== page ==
Is it a dragon? Is it the Night King? No, it’s RSV and the RSV season is coming.
RSV stands for respiratory syncytial virus. RSV season typically occurs in winter months. It is a very common virus that infects our respiratory tract. There are people who are extremely susceptible to this very contagious virus including babies and kids, the elderly, and those with compromised immune systems like cancer patients. While the virus is very common, it can make those with weaker immune systems very sick.
What are the Signs and Symptoms of RSV?
The Centers for Disease Control lists symptoms of RSV to be any of the following:
- Runny nose
- Decreased appetite
Symptoms can happen at any stage in the infection but don’t usually occur all at once.
How Long does RSV Last?
Someone infected with RSV can be contagious for 3-8 days, lasting up to two weeks.
When is RSV Season?
Although it can vary, the CDC has found that RSV season can start as early as mid September and last until mid May.
How does RSV Spread?
- Droplets from your mouth and nose spread when coughing and sneezing.
- Touching someone’s hands or a surface that has the virus, like a door handle, someone’s hands, even kissing or sharing water bottles!
RSV is very contagious because it’s a virus that can live very long time on ordinary surfaces without any help. Which makes it easily passed from one person to another.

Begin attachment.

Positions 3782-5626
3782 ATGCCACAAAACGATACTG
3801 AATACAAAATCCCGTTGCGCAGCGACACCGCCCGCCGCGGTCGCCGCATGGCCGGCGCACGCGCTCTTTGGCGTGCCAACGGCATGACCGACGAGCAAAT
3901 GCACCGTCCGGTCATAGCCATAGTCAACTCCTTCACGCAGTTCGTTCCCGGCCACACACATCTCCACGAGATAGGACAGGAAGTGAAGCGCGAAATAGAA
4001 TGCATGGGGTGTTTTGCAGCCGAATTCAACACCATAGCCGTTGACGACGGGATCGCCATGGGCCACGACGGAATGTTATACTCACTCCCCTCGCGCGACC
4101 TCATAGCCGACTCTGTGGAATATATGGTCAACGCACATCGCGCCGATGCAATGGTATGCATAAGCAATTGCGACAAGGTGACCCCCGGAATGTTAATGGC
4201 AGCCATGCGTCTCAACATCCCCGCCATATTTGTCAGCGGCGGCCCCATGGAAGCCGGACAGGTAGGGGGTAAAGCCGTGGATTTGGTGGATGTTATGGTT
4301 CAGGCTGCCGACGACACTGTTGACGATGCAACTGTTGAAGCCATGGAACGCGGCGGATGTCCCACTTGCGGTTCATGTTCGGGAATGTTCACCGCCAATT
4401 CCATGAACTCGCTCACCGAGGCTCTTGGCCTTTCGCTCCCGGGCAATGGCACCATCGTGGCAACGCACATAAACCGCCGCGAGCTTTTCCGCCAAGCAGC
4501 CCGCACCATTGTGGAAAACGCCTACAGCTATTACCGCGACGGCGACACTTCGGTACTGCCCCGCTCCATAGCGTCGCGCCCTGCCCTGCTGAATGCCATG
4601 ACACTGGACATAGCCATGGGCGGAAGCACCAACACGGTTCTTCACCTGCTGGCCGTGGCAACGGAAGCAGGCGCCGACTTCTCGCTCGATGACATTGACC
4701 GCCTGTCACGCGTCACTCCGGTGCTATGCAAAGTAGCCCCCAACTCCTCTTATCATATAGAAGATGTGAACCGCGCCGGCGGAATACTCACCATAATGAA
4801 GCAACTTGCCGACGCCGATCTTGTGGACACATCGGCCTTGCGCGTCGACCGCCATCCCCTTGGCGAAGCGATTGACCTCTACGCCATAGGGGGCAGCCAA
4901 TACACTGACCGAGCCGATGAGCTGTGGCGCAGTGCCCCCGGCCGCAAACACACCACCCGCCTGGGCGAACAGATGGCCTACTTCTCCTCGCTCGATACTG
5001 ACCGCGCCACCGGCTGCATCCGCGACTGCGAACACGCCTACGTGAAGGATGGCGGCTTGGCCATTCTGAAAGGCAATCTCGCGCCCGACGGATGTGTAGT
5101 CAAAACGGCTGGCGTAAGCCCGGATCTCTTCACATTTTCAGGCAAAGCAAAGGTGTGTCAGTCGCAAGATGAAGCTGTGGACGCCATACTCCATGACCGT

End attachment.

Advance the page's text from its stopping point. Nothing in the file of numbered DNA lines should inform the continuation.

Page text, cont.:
How do I Protect Myself and Loved Ones During RSV Season?
How do you protect yourself and your loved ones during RSV season? We put together a list of some helpful information and advice we pass onto our patients and their loved ones to keep them safe and healthy during this season.
- Our biggest tip is to wash your hands – often and thoroughly!
- Clean surfaces that are used frequently like door knobs and counter tops
- Cover your sneezes and coughs – wash your hands afterwards!
- Avoid crowded places like hospitals or schools to help prevent the spread of RSV
What do You do if You Become Infected?
One of the most important things you can do is to stay hydrated by drinking water or electrolyte replacements. When you have a fever, you become dehydrated, staying on top of hydration is key to helping your body recover. Hydration helps keep your throat moist when it is sore throat or raw from coughing. The next most important thing you can do is to stay at home and REST if you’re feeling sick. Not only does this help you heal, it prevents RSV from infecting others.
Before you take any medication, talk to your healthcare provider. They will let you know if you can take medications like ibuprofen or Tylenol to reduce fevers, and cold medications to help with runny noses or excessive coughing. Again, always touch base with your provider before starting any medications.